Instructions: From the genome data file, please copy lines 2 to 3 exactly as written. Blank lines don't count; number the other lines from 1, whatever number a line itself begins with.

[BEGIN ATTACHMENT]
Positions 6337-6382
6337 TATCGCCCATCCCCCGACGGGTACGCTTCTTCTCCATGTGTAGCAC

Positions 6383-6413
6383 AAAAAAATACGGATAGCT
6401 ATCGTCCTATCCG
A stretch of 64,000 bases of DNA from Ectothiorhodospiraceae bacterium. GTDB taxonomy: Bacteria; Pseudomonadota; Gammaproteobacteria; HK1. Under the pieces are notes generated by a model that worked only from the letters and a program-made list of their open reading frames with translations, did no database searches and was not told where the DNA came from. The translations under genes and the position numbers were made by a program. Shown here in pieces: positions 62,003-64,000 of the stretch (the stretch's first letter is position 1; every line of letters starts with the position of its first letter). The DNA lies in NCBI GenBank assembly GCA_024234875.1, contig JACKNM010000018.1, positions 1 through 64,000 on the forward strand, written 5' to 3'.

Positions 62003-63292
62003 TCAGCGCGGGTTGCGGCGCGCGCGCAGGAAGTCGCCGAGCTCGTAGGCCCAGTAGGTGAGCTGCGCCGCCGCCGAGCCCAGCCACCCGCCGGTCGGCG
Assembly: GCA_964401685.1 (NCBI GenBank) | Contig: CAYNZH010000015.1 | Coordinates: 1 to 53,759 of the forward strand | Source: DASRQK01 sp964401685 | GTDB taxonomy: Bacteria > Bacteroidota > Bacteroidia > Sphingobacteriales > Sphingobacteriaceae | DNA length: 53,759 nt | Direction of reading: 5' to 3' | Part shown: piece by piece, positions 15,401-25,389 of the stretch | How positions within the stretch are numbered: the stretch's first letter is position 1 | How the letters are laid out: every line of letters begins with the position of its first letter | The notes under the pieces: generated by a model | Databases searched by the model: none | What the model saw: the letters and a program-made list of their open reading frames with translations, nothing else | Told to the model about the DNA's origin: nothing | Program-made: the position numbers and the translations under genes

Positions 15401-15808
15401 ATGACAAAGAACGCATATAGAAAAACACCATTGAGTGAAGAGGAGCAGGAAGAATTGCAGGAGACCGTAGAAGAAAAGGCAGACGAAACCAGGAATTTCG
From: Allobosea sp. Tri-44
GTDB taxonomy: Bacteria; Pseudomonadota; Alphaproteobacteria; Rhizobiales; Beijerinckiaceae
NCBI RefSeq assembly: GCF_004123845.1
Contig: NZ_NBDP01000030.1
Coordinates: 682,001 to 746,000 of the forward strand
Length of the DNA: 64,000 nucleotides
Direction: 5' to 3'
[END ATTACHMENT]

6337 TATCGCCCATCCCCCGACGGGTACGCTTCTTCTCCATGTGTAGCAC

Positions 6383-6413